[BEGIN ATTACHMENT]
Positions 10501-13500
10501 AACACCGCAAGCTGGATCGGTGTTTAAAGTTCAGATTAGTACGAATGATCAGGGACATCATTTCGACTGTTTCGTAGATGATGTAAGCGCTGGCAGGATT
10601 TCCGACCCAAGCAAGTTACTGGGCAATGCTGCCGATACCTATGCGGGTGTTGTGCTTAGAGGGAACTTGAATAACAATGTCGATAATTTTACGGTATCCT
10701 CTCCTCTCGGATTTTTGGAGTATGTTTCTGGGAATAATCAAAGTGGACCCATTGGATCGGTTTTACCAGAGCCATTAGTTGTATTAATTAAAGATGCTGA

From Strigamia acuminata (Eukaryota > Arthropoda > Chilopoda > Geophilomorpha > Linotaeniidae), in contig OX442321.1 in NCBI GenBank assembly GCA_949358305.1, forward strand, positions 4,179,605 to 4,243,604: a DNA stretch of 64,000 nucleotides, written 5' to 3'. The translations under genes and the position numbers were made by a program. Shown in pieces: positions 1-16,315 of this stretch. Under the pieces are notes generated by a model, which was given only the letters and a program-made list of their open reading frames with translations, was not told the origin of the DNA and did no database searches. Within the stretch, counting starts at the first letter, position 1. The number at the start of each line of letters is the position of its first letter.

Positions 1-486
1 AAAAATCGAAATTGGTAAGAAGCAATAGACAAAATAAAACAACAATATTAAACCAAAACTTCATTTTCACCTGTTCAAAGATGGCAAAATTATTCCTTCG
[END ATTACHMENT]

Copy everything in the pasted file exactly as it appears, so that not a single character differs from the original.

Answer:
Positions 10501-13500
10501 AACACCGCAAGCTGGATCGGTGTTTAAAGTTCAGATTAGTACGAATGATCAGGGACATCATTTCGACTGTTTCGTAGATGATGTAAGCGCTGGCAGGATT
10601 TCCGACCCAAGCAAGTTACTGGGCAATGCTGCCGATACCTATGCGGGTGTTGTGCTTAGAGGGAACTTGAATAACAATGTCGATAATTTTACGGTATCCT
10701 CTCCTCTCGGATTTTTGGAGTATGTTTCTGGGAATAATCAAAGTGGACCCATTGGATCGGTTTTACCAGAGCCATTAGTTGTATTAATTAAAGATGCTGA

From Strigamia acuminata (Eukaryota > Arthropoda > Chilopoda > Geophilomorpha > Linotaeniidae), in contig OX442321.1 in NCBI GenBank assembly GCA_949358305.1, forward strand, positions 4,179,605 to 4,243,604: a DNA stretch of 64,000 nucleotides, written 5' to 3'. The translations under genes and the position numbers were made by a program. Shown in pieces: positions 1-16,315 of this stretch. Under the pieces are notes generated by a model, which was given only the letters and a program-made list of their open reading frames with translations, was not told the origin of the DNA and did no database searches. Within the stretch, counting starts at the first letter, position 1. The number at the start of each line of letters is the position of its first letter.

Positions 1-486
1 AAAAATCGAAATTGGTAAGAAGCAATAGACAAAATAAAACAACAATATTAAACCAAAACTTCATTTTCACCTGTTCAAAGATGGCAAAATTATTCCTTCG